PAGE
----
If granted how long will the exemption be in effect?

If granted, the exclusion will have retroactive effect to the date of first imposition (September 1, 2019) and will have a life of 1-year from the date of publication in the Federal Register.

What happens to product entered into the US before a grant is issues?

Care should be taken to preserve the right to a refund while the application is pending by requesting that the liquidation of the entry be suspended or that protective protests are filed after liquidation.

What percentage of requests are granted?

A review of the applications previously filed for exclusions of the tariffs imposed by Lists 1 and 2 reveals that the exclusions are granted on an exceptional basis—approximately 1/3 of the requests were granted. 

What is a single product?

Each request must cover a “single product” as defined by the USTR for purposes of the request process.

The starting point is the 10-digit subheading of the HTSUS applicable to the particular product requested for exclusion.

How should I further describe my product?

Each request demands a product name and a detailed product description which includes, but is not limited to, its physical characteristics (e.g., dimensions, weight, material composition, etc.).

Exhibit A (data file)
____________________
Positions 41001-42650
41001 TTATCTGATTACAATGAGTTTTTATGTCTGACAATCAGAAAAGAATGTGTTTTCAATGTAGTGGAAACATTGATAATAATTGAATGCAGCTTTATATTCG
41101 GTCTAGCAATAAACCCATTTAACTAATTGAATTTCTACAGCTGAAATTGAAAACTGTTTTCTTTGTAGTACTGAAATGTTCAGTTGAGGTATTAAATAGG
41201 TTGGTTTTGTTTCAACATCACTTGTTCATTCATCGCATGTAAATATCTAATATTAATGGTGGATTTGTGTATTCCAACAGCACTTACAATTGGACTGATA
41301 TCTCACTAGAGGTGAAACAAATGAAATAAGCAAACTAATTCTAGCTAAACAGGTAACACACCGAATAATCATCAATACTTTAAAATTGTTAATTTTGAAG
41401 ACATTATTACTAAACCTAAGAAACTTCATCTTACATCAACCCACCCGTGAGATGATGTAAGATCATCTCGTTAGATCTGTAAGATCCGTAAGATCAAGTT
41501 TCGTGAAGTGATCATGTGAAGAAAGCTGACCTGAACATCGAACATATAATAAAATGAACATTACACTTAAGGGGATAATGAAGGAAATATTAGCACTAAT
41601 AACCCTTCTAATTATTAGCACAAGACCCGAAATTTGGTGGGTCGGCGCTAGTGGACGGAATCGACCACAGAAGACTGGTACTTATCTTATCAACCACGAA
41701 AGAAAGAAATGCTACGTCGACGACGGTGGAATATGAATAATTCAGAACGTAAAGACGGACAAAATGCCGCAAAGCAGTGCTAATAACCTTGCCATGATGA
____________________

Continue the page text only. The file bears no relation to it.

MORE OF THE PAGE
It is also necessary to discuss the product’s function, application (whether the product is designed to function in or with a particular machine or other device), the unit value of the product (please provide range if necessary), principal use, and any unique physical features that distinguish it from other products within the covered 8-digit HTSUS subheading.

Can I upload documents in support of my request?

Yes you will be given the opportunity to upload sales brochures and literature ss well as pictures.

What kind of corporate financial data will I be expected to produce?

Requestors must provide their specific data on the annual quantity and value of the Chinese-origin product, domestic product, and third-country product the Requestor purchased, in 2017, 2018, and the first half of 2019 (January – June). 

Requestors must provide information regarding their company’s gross revenues for 2018 and the first half of 2019 (January – June). 

For imports sold as final products, Requestors must provide the percentage of their total gross sales in 2018 that accounted for sales of the Chinese-origin product.

For imports used in the production of final products, Requestors must provide the percentage of the total cost of producing the final product(s) the Chinese-origin input accounts for and the percentage of their total gross sales in 2018 that sales of the final product(s) accounted for. 

Will my exclusion request be open to public inspection?

Most of the request will be viewable by the public. However, required information regarding the Requestor’s purchases and gross sales and revenue is business confidential and the information entered will not be publicly viewable.